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Evidence-Based Complementary and Alternative Medicine
Volume 2014, Article ID 560838, 2 pages

GAP: From Sound Design to Practical Implementation in Clinical Trials for Traditional Chinese Medicine

1Tianjin University of Traditional Chinese Medicine, 88 Yuquan Road, Tianjin 300193, China
2China Academy of Chinese Medical Sciences, 16 Nanxiao Street, Beijing 100700, China
3School of Chinese Medicine, Hong Kong Baptist University, 7 Baptist University Road, Kowloon Tong, Hong Kong
4Chinese Cochrane/Evidence-Based Medicine Centre, West China Hospital, Sichuan University, 37 Guoxue Lane, Chengdu 610041, China
5All-Ireland Hub for Trials Methodology Research, Queen’s University, Belfast BT7 1NN, UK
6London South Bank University, 103 Borough Road, London SE10AA, UK

Received 6 January 2014; Accepted 6 January 2014; Published 25 February 2014

Copyright © 2014 Hongcai Shang et al. This is an open access article distributed under the Creative Commons Attribution License, which permits unrestricted use, distribution, and reproduction in any medium, provided the original work is properly cited.

The past few years have witnessed encouraging progress in improving the methodological quality of clinical research of traditional Chinese medicine (TCM). This improvement has contributed to wider academic acceptance of the findings of TCM clinical studies, which were previously deemed dubious. As a proof of this statement, one clinical study testing the effects of a Chinese patent drug Qili Qiangxin Capsules on chronic heart failure has just published a research article on the Journal of the American College of Cardiology, a medical journal of international prestige. However, a sound and scientific design does not always see to its practicality in the conduct of the study, and in fact we observed a widening gap between the two elements. In this special issue, we called for papers discussing efforts to bridge the gap between scientific design and practical implementation of clinical research with TCM.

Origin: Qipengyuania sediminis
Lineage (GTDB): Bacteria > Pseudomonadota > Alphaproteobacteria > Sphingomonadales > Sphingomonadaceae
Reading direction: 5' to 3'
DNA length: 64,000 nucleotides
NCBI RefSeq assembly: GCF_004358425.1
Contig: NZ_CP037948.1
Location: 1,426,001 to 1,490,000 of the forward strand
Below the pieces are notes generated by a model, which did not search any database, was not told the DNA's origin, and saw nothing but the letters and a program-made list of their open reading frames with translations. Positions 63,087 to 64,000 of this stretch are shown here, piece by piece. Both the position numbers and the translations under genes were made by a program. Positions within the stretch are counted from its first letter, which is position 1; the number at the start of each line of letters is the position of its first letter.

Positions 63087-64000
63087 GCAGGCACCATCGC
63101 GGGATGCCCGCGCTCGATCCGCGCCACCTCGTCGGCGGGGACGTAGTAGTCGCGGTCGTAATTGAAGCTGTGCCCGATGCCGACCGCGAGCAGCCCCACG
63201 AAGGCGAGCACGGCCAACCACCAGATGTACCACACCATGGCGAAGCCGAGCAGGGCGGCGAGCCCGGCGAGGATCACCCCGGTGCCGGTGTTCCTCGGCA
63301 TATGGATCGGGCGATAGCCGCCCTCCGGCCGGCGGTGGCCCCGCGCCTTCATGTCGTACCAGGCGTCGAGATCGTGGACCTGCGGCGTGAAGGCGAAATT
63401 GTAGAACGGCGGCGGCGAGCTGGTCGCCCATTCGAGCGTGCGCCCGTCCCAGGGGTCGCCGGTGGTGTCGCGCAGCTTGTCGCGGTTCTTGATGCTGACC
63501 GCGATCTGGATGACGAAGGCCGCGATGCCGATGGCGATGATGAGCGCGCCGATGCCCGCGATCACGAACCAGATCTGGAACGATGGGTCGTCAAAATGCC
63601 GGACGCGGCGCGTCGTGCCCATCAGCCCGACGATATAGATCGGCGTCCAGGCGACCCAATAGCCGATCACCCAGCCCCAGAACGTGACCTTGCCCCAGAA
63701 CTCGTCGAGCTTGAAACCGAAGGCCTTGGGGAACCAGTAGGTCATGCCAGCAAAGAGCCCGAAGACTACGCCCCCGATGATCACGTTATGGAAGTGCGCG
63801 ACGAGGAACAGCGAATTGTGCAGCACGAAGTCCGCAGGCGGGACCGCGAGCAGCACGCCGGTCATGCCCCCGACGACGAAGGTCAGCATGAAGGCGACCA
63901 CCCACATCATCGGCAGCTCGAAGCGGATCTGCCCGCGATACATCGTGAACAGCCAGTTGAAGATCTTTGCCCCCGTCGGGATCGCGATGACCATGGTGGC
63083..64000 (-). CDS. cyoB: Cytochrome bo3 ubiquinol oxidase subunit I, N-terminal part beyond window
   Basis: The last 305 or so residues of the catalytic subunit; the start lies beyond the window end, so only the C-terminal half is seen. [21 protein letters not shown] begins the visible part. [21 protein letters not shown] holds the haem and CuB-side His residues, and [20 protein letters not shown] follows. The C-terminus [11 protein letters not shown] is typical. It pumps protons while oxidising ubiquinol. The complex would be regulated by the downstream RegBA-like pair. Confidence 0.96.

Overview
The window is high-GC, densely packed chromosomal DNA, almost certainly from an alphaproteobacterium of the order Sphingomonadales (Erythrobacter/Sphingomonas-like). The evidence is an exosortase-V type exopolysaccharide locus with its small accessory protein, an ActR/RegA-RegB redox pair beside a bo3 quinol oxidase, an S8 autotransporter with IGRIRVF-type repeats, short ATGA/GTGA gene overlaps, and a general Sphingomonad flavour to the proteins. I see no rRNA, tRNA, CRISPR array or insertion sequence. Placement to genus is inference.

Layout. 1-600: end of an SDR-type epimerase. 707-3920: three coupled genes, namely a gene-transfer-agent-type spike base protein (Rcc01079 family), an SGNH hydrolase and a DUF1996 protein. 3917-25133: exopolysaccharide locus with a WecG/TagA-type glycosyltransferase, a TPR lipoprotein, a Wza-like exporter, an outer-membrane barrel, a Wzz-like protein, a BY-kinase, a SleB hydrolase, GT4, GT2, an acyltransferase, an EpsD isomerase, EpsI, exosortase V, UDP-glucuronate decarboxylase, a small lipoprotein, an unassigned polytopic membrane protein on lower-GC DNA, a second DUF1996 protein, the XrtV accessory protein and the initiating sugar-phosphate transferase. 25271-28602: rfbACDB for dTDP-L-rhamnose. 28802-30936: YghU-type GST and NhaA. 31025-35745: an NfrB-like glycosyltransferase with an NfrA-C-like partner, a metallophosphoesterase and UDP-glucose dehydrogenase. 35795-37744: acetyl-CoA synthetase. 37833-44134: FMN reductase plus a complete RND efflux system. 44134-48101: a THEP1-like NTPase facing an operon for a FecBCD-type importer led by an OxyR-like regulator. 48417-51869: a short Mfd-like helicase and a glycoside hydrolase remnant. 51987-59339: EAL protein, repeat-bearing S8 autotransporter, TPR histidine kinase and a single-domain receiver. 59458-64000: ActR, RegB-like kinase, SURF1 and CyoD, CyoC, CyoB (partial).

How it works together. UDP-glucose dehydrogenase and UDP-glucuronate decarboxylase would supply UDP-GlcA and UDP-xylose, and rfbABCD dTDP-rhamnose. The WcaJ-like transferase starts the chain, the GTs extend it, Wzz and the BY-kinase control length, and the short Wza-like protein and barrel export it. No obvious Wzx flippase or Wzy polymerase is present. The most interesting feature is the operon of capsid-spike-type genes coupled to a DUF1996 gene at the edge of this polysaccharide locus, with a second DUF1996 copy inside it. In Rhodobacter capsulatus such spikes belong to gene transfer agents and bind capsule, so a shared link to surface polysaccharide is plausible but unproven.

In Y. Xing et al.’s review article, “ The effects of Wenxin Keli on P-wave dispersion and maintenance of sinus rhythm in patients with paroxysmal atrial fibrillation: a meta-analysis of randomized controlled trials,” they synthesized and assessed the results of randomized controlled trials (RCTs) in order to address a specific clinical question and critically commented on several practical issues in the conduct of TCM clinical research.

In another review article, “Clinical research of traditional Chinese medicine needs to develop its own system of core outcome sets,” L. Zhang et al. proposed constructing a system of core outcome sets that caters for clinical evaluation of TCM after reviewing existing problems in the choice of outcomes to be assessed in a clinical study.

Patient value is one of the three components necessary for evidence-based clinical decision-making. Patient values and its various manifestations also have a crucial role to play in the conduct of a clinical research and in the evaluation of TCM efficacy and safety. W. Mu and H. Shang called for academic attention to this area of research in their paper entitled “Understanding patient values and the manifestations in clinical research with traditional Chinese medicine—with practical suggestions for trial design and implementation.”

Issues around compliance control in clinical research of TCM always attract interests. W. Zheng et al. summarized practical barriers to the management of incompliant behaviors from past experiences of being a clinical trial investigator and put up with point-to-point solutions in their review article entitled “Improving participant adherence in clinical research of traditional Chinese medicine.”

In H. Yu et al.’s research article “Clinical study on the prevention of oxaliplatin-induced neurotoxicity with Guilongtongluofang: results of a randomized, double-blind, placebo-controlled Trial,” they introduced the measures they took to balance the rigorousness of study design and its practicality and provided a successful example.

In a similar vein, J. Pu et al. explained in the research article “Chinese medicine Shensongyangxin is effective for patients with bradycardia: results of a randomized, double-blind, placebo-controlled multicenter trial” their experiences of taking consideration of real clinical circumstances into the process of trial design, so as to narrow the gap between research design and implementation.

Hongcai Shang
Boli Zhang
Zhaoxiang Bian
Youping Li
Mike Clarke
Nicola Robinson